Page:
UMaine study examines the role of gender in high school hazing
A new study from researchers in the University of Maine College of Education and Human Development found that a hazing prevention workshop for high school athletes was effective at increasing students’ knowledge of hazing and making them more receptive to prevention measures. In interviews with participants, the researchers also found gendered perceptions and themes of power and status around issues of hazing and prevention.
Hazing is defined as any activity that humiliates, degrades, abuses or endangers a person who joins or participates in a group, such as a team or club, regardless of whether the person willingly participates in the activity.
Professor of higher education Elizabeth Allan, assistant professor of higher education Leah Hakkola, and doctoral student David Kerschner conducted the study with sports teams at two high schools in Maine — one urban and one rural.
The high school athletes and select members of the school staff, including counselors, athletic directors, principals, teachers and coaches completed a pre-workshop survey to gauge their knowledge of hazing and hazing prevention. The training workshop was approximately 75 minutes, and consisted of a guided discussion surrounding the short documentary “We Don’t Haze.” Participants then completed a second, post-workshop survey to see if there was any change in their understanding of hazing and hazing prevention. The research team also followed up at each school one to two months after the workshop for focus groups with a smaller number of students.
“Focus groups were an important component to our study as we wanted to gain a better understanding of the knowledge and skills that students learned from participating in this pilot initiative. We also aimed to examine students’ perceptions of how power and gender may have influenced hazing behavior and to identify elements of the program that were perceived to be most impactful,” the researchers write.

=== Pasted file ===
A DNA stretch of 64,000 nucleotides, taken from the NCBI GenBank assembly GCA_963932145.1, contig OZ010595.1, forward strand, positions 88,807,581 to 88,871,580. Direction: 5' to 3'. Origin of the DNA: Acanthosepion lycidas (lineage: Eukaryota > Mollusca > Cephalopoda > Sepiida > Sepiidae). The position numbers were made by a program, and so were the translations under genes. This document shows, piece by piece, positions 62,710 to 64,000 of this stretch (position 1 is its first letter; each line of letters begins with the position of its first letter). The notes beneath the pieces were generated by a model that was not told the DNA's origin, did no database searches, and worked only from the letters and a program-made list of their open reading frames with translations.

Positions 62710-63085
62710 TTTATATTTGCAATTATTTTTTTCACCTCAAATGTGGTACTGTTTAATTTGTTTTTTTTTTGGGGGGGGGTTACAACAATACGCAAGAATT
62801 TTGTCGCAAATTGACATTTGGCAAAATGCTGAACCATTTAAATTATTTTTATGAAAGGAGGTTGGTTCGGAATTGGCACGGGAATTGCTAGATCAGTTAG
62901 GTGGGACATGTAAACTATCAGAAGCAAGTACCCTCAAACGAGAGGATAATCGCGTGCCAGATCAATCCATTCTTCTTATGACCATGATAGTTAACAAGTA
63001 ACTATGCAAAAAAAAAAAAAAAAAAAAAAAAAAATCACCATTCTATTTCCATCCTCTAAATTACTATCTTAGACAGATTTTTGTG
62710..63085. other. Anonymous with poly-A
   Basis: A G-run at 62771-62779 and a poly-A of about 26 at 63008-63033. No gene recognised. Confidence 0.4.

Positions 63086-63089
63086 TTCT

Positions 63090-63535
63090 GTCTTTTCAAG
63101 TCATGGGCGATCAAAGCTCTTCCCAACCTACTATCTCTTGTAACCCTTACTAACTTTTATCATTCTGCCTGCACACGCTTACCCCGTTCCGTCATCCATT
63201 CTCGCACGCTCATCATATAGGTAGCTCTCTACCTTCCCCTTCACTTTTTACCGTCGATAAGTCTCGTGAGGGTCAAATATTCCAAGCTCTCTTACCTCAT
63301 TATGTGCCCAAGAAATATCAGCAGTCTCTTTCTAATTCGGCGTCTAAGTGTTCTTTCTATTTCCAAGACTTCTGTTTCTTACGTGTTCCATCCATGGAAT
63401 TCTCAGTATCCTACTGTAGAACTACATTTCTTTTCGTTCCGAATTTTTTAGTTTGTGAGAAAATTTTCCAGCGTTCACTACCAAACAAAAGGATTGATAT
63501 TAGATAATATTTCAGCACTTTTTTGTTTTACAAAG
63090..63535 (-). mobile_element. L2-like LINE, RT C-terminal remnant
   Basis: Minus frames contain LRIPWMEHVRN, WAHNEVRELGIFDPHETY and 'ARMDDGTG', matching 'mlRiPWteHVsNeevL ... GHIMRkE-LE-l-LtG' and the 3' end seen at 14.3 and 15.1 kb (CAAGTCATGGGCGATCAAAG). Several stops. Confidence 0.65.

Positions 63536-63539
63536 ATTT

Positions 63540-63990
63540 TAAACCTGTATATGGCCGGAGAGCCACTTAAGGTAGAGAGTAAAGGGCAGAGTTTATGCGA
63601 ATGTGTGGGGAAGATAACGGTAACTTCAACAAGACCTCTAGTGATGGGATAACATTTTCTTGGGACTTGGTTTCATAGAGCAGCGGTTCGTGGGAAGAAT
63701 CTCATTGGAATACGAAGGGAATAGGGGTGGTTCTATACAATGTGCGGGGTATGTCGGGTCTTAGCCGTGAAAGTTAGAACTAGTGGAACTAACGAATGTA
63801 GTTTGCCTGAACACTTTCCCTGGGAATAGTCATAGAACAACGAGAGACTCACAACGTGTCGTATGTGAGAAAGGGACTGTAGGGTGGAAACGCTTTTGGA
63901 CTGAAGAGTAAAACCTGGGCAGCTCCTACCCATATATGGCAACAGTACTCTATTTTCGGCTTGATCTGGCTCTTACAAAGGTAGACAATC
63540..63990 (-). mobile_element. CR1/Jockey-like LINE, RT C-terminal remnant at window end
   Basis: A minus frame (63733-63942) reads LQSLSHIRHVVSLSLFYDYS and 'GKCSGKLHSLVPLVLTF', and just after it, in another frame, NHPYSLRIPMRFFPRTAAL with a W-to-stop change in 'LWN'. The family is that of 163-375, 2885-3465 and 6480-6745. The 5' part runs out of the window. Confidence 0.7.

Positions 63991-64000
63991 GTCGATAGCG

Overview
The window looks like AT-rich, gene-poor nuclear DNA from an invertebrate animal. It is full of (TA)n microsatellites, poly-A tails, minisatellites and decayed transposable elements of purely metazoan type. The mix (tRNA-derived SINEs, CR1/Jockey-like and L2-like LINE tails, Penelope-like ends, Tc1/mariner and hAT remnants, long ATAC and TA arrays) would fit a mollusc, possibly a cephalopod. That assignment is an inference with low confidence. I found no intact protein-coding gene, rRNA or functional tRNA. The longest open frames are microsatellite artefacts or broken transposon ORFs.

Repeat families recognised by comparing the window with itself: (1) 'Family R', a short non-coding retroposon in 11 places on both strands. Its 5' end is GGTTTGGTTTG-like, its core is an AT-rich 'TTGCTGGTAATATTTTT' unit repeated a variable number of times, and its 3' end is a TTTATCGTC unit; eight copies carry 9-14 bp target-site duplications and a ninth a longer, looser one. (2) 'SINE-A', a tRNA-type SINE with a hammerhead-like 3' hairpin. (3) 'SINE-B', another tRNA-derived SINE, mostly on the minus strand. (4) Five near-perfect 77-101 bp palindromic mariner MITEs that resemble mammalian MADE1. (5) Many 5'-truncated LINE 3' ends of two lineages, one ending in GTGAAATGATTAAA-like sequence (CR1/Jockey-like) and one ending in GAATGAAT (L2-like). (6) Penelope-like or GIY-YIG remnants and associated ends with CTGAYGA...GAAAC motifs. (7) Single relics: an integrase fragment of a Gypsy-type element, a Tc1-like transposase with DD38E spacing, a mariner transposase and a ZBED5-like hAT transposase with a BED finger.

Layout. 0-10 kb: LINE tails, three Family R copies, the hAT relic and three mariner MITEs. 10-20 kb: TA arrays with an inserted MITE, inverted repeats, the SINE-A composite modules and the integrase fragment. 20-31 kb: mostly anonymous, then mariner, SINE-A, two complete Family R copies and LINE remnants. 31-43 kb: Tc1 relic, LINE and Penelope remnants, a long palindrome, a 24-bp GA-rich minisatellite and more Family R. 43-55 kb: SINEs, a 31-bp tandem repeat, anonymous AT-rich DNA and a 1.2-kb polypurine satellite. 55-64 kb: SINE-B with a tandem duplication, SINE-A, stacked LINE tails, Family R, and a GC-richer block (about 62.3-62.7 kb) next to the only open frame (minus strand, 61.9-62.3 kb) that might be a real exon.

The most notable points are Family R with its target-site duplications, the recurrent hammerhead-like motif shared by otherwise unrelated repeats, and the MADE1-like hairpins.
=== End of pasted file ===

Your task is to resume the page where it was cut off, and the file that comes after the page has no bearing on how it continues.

The survey results showed that the workshop had a statistically significant impact for both male and female students in terms of knowledge about hazing, attitudes and perceptions of hazing, and knowledge about hazing prevention strategies. However, for staff members the results showed a statistically significant change in hazing knowledge, but not for attitudes and perceptions or hazing prevention knowledge, although there was movement in a positive direction for both of those categories.
In the focus groups, students discussed power in relation to hazing as being “associated with status, position, and leadership.” However, some students suggested that power dynamics don’t always contribute to hazing behaviors. For instance, members of a soccer team at one school said that seniors used “their power to prevent hazing.”
The discussion of gender was similarly mixed, with participants at one school saying they did not feel there was any difference in hazing behavior between genders. A majority of participants at the other school said they thought hazing occurred more among boys than girls. That group also chalked up perceived differences in hazing behaviors between genders to issues of identity and personality.
Although most hazing studies have focused on behaviors that occur on college campuses, Allan, Hakkola and Kerschner previously published a separate article describing their research with high schools. Both articles were made possible by a 2016 College of Education and Human Development Research Seed Grant.
In the latest article, the researchers offer some recommendations for high school staff, especially counselors, including ways to incorporate research and intervention strategies into their work.
“Having a policy in handbooks is not enough,” they write. “Educators must consider additional strategies for shifting hazing attitudes and behaviors. Given their knowledge of the school climate and relationships with individual students and colleagues associated with co-curricular activities, school counselors are well positioned to advocate for more comprehensive and research-informed prevention at the school level.”
The study, “High School Hazing Prevention and Gender: Implications for School Counselors” is available online from the Journal of School Counseling.
Contact: Casey Kelly, firstname.lastname@example.org